What is actually at play when someone plays golf? Game design theory suggests that golf is the occasion for a certain experience shaped by rules, actions and skills of the golfer, and the golf course itself. Unlike a basketball court, each golf course is unique, due to a deeply intentional design by a golf course architect. As Alister Mackenzie insists "The essence of golf is variety." We approach multiple questions: What are the basic elements of golf course architecture? How do golf course architects imagine the game of golf when they design and build a golf course? What kind of experience do they intend for the golfer? What impact have diverse people—male and female, black and white, rich and poor—who have played golf had on the history of golf course design? What are the actual lived experiences of golfers, and how have they changed over time? We will pay special attention to the work of important architects who were active locally, and we will visit some of their amazing creations. (Note: Playing golf is not a requirement, and learning how to golf and learning how to design a golf course are not included in the syllabus.) This seminar is part of a Learning Community requiring students to enroll in SOC 100 Introduction to Sociology, which is also a Service Learning course. Visit the Learning Community webpage for more information.
Modern Isms in Art and Literature
Professor Rob Carson
Art and literature in the twentieth century were propelled by a series of movements and manifestoes, as one "-ism" succeeded another (naturalism, aestheticism, impressionism, expressionism, futurism, cubism, dada, surrealism, postmodernism, and so on). This was true not only in the fine arts, but in the liberal arts as well: in fact, there was a rich give-and-take of ideas between critical theorists (who reflected on the arts) and artists themselves (who tested critical theories in practice). In this class we will focus on two art forms in particular, modernist drama and modernist painting, placing plays into dialogue with canvasses to get a sense of the revolutions that were underway in twentieth-century philosophy. This seminar is part of a Learning Community requiring students to enroll in ENG 260 Creative Writing. Visit the Learning Community webpage for more information.
Life By Design: Vitality, Sustainability and Place
Professor Sean Conrey
More than ever our environment is strictly and efficiently organized, although very often it is not in the least organic. Driving through the average American suburb we see where our values have led: the scale of a Wal-Mart parking lot; the sterile booths of a fast food restaurant; privatized “play areas” where children gather for a fee; farms laid out in arbitrary rows. Buildings and services are often built into our landscape as if they are being placed into aisles at the supermarket. Plants, animals and people live in such places, but the quality of their lives (and the vital qualities of life and liveliness) are often given very little consideration. Drawing on architectural, philosophical and ecological thinkers like Christopher Alexander, Jane Jacobs, David Abram, James Lovelock, Andy Goldsworthy and others, this class proposes that the “life of a place” comes not in the things found there (like the cash register, canned goods and plastic bags), but in how those things relate to each other and to those who live with them (like the relationships between the grocer, his goods, the land where they were grown and made, and his neighbors). This class interrogates how a deep concern for relationships can help integrate livability and sustainability into the places we live, the things we make and use, and the people we share our lives with.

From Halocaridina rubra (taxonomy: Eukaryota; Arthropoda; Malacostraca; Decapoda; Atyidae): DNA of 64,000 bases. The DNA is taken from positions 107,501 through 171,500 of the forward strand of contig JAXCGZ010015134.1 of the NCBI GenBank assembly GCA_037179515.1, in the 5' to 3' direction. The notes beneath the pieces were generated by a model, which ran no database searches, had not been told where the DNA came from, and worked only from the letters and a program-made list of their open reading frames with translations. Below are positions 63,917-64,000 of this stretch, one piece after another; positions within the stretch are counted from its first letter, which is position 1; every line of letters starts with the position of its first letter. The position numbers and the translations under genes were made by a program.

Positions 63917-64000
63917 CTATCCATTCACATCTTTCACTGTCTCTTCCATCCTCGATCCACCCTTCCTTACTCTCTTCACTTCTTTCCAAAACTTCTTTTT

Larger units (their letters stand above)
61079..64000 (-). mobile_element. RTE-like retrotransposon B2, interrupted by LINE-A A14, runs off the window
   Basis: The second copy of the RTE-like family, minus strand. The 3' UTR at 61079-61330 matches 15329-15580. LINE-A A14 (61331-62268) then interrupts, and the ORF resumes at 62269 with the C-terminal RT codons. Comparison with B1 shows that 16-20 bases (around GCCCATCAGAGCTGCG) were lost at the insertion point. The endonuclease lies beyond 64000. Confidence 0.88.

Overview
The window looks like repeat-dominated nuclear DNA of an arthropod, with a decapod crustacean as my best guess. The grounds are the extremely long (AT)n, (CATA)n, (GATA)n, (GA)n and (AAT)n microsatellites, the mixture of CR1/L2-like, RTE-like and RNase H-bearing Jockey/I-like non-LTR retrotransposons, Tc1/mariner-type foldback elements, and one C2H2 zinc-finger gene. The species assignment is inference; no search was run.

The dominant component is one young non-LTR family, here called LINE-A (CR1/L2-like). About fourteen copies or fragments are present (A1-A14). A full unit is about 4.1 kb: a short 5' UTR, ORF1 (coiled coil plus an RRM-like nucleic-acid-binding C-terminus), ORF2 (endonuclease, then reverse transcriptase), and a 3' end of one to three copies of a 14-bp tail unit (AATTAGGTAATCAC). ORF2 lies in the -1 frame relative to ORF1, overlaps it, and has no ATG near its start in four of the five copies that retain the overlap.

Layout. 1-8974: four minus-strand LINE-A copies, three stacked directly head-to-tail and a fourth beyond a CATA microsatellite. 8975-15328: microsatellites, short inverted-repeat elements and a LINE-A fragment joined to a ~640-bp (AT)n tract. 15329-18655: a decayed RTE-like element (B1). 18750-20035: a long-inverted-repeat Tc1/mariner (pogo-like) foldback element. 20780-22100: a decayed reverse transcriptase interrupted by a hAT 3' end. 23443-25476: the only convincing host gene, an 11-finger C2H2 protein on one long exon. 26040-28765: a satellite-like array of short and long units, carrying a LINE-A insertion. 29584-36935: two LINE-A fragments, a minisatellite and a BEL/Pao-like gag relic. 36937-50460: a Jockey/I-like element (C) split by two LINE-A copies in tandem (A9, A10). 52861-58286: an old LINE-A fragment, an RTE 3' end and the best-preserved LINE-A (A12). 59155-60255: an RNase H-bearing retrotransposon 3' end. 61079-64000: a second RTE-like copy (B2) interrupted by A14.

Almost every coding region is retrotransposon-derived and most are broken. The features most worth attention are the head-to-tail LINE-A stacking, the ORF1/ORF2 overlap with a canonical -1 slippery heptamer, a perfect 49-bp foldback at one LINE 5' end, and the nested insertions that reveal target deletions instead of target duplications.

Am I Crazy: Madness in Culture and History
Professor Stephen Cope
Geniuses, artists, political and religious fanatics, horror films, ghost stories, the confessions of loners, losers, and outcasts--all have to do with the distinction between the familiar and the strange, those who are similar to us and those who are different, those who are normal and those who are not in short, those who are “crazy” and those who are “sane”. We will seek to come to terms with “madness” and what it means to decide that someone is mad. Among other things, we will look at 1) how the definitions of madness and sanity have changed over the course of recorded history; 2) how these definitions often overlap with broader social and cultural definitions of normalcy, morality, health, fitness, and criminality, 3) how the discourse of madness often intersects with social and cultural attitudes towards gender, race, class, ethnicity, and sexuality. From the perspective of numerous disciplines, we explore how different cultures and societies at different historical moments have defined madness and celebrated, pathologized, or sought to “cure” the insane. This seminar is part of a Learning Community requiring students to enroll in PSY 100 Introduction to Psychology. Visit the Learning Community webpage for more information.